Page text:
article 3 months old

Flat Year Ahead For Coca-Cola Amatil

Australia | Dec 03 2018

Coca-Cola Amatil will have another year of transition in 2019, recognising the need to invest in sales and marketing after cutting deeply into its cost base.

-Main competitive advantage is in superior network and distribution
-Indonesian consumers not following traditional path of lifting consumption
-Less likelihood of Lion Dairy acquisition, SPC to be sold


By Eva Brocklehurst

2019 is expected to be another difficult year for Coca-Cola Amatil ((CCL)), which understands it needs to improve business execution in Australia and its brand awareness in Indonesia.

Citi ascertains the company's goal of achieving 5% growth in earnings per share is at least two years away, with more de-rating of the stock likely to occur before the business is turned around. A longer transition to earnings growth is expected because the company has cut costs too deeply and needs to lift its sales team and marketing.

The company's trading update was largely in line with expectations, except for SPC which is now to be sold, incurring a -$10m loss. Australia beverages will be affected by the reinvestment of $40m in the implementation of a container deposit scheme in NSW, ACT in Queensland.

Still, management does not believe the challenges facing the business are any worse than five years ago when it set the current strategy. Investment in Australian beverages is producing benefits, allowing the company to be more competitive in a deflationary environment, particularly in Coca-Cola and water.

Higher costs have been generated from aluminium and PET prices. Australian cost inflation is 3% and Indonesian 10%. Morgans understands volumes would be slightly ahead in Australia, if it would not for the fact the company has lost the Domino's Pizza ((DMP)) contract. Indonesian demand is soft and has been affected by costs and a weaker currency.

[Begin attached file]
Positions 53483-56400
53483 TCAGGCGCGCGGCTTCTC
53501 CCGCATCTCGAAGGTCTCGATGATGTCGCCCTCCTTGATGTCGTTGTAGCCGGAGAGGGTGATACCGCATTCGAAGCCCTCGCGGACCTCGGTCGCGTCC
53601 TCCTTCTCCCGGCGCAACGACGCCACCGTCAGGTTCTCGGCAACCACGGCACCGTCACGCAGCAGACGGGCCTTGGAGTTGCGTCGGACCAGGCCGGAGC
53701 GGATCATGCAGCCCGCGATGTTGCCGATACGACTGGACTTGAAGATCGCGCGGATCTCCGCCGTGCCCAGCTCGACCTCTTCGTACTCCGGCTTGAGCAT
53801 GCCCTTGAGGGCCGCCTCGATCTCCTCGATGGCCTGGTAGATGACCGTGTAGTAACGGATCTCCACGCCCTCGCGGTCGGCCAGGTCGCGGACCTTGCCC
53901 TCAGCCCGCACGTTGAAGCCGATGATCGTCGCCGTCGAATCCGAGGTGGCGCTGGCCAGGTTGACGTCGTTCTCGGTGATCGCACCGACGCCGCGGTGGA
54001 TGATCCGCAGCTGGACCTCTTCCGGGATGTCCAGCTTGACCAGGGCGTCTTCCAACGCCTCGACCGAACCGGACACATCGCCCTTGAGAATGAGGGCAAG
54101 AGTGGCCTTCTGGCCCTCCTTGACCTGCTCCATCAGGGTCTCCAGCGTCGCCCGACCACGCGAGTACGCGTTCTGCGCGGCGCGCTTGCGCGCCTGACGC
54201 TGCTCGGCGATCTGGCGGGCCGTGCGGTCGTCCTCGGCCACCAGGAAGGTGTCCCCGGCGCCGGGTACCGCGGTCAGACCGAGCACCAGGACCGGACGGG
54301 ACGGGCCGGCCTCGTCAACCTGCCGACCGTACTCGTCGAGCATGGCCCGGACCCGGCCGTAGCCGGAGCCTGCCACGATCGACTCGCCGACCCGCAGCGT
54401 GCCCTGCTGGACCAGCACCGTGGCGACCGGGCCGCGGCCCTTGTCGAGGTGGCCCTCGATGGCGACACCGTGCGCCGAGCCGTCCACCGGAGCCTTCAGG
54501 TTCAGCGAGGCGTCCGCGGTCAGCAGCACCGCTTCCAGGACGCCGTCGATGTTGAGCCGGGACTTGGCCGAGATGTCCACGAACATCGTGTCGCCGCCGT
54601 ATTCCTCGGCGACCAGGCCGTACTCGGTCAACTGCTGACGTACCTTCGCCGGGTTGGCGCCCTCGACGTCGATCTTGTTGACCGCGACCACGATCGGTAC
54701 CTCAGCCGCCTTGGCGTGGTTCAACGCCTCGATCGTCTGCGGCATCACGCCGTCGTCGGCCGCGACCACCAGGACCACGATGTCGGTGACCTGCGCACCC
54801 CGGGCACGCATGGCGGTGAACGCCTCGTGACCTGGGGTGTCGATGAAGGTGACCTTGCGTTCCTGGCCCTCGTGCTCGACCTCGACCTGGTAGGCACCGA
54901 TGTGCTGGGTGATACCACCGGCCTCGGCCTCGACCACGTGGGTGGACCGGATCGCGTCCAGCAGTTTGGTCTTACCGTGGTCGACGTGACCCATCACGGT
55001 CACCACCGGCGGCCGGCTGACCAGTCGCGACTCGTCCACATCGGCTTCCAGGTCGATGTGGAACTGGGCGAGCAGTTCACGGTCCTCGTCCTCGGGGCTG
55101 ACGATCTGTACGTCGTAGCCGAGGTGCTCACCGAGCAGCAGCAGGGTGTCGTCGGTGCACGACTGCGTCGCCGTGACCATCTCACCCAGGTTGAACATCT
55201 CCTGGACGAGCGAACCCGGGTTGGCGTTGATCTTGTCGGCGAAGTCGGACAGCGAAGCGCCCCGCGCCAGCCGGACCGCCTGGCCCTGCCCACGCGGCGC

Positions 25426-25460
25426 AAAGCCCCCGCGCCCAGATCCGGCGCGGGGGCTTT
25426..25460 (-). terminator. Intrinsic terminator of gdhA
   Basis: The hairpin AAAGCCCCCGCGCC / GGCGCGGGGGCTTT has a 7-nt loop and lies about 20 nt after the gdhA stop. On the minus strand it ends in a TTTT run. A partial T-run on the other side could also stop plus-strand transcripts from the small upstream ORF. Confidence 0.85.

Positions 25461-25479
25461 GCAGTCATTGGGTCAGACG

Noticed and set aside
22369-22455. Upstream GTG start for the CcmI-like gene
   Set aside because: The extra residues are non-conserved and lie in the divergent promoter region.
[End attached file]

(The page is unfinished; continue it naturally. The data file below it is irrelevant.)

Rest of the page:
On a positive note, alcohol and coffee are expected to deliver growth in line with expectations. Management expects a return to profit growth in FY20 and targets mid single-digit growth in earnings over the medium term.

Brokers were encouraged by the presentation from the chief of Australian beverages, Peter West, who has noted greater speed to market as a priority and understands that the main competitive advantage is in the company's superior network and distribution.

Ord Minnett is now more confident that revenue growth can be achieved and the missteps in execution of the past are now less likely. The broker, now the share price has declined, considers valuation support has emerged and upgrades to Hold from Lighten.

Further initiatives in 2019 in cola and water will be made but innovation will target incremental sales growth, as too many flavour changes appear to cause a rotation of sales rather than add new sales. The company will continue to focus on tea, juice and sports drinks.

NZ Success

The company is also taking on board the success of the NZ business and planning to replicate what has been learned for Australian beverages. Volume growth has been 4-5% in New Zealand which contrasts with Australia where volumes have declined. Operating earnings (EBIT) margins are 19% in NZ versus Australia's 15%.